Withdrawal symptoms include:
- Tremors, muscle aches, or spasms
- Cravings for cocaine
- Headaches or migraines
- Extreme fatigue
Continuing to use the drug at this point is extremely dangerous since it could lead to a relapse in someone who’s trying to recover if they don’t have access to medical supervision.
Cocaine as a gateway drug
Cocaine could become a gateway drug to more problematic substances. This is especially dangerous because someone could start using cocaine with alcohol or marijuana more frequently. Then they could eventually become addicted to the drug and end up taking something like meth, heroin, or other substances that are even more difficult to quit.
Signs that someone might be using cocaine
There are many signs that someone might be using cocaine. These signs include:
- Paranoia or anxiety when they’re withdrawing from the drug
- Elevated body temperature because of a lack of oxygen to their brain caused by increased blood pressure and heart rate. These are due to cocaine’s negative effects on your cardiovascular system
- Pale skin
- Dilated pupils
- Weight loss or weight gain
- Mood swings that make it difficult for them to maintain relationships with friends and family
How to help a loved one who has an addiction to cocaine
If someone you love is addicted to cocaine, the best thing you can do for them right now is to support them and let them know they’re not alone. There are many drug rehab centers where professionals will help your friend or family member overcome their addiction. This person must get treatment as soon as possible because of the dangers associated with using drugs like cocaine, whether on its own or alongside other substances.
Tips to help someone get off cocaine are:
- Identify the triggers that lead to your loved one using cocaine.
- Having a plan of action if they feel an urge or craving to use drugs will help them resist temptation. Keeping things like healthy snacks, calming music, and relaxing activities on hand can make it easier for someone suffering from addiction to avoid relapse.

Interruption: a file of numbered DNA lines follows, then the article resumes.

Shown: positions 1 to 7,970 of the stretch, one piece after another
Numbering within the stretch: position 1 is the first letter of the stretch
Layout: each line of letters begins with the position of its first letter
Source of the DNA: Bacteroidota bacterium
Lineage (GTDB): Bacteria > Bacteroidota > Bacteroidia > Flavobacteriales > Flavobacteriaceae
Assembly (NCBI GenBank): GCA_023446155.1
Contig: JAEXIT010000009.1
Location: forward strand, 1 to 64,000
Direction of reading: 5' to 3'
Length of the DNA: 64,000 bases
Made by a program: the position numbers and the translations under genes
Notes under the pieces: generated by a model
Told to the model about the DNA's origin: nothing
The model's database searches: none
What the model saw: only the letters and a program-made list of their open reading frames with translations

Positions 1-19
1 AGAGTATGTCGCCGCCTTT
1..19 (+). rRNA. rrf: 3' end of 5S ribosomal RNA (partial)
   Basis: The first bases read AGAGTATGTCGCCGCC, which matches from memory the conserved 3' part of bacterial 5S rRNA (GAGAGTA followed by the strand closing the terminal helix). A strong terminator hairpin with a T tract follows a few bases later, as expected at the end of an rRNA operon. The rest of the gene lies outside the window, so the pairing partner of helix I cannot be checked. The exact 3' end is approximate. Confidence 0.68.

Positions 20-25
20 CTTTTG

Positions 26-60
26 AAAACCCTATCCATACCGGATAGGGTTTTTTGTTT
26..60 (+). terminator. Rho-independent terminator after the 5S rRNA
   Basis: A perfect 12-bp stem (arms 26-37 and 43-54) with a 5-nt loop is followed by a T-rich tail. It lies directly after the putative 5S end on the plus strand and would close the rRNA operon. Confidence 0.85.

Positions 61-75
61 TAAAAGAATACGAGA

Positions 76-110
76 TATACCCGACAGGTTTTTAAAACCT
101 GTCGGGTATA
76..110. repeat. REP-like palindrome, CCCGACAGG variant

- Helping this person find new hobbies is also essential, and spending time with family members & friends who are supportive of their recovery efforts.
- Try to get them professional help immediately.
- Get rid of all the cocaine in the house.
Treatment options for those struggling with an addiction to cocaine
Treatment options for those struggling with an addiction to cocaine often involve detox, residential treatment, or outpatient treatment.
Popular treatment options include:
This is often the most common option if someone’s drug use has escalated to a point where they are at risk of overdosing or having intense withdrawal symptoms that make it difficult for them to get through recovery without some form of medical intervention.
If someone needs help managing their addiction, intensive treatment options may be available in the hospital, which will likely continue with outpatient treatments once they have fully detoxed from cocaine.
These meetings can provide support and encouragement during recovery while meeting up with people who know what you’re going through because of their own experiences.
Outpatient rehabs & therapy sessions
Many addicts choose group therapy, individual counseling, family therapy, or even holistic treatments like acupuncture or massage therapy to supplement their addiction rehab program.
Cocaine is a dangerous drug, and it can be deadly if the person who uses cocaine continues to abuse it over time. We hope this post has given you valuable information about the dangers of cocaine and the treatment options to recover from an addiction fully. If you’re looking for more information on the dangers of cocaine and treatment options to recover from cocaine addiction please feel free to call us at (855) 430-9439 or visit our site at the link here.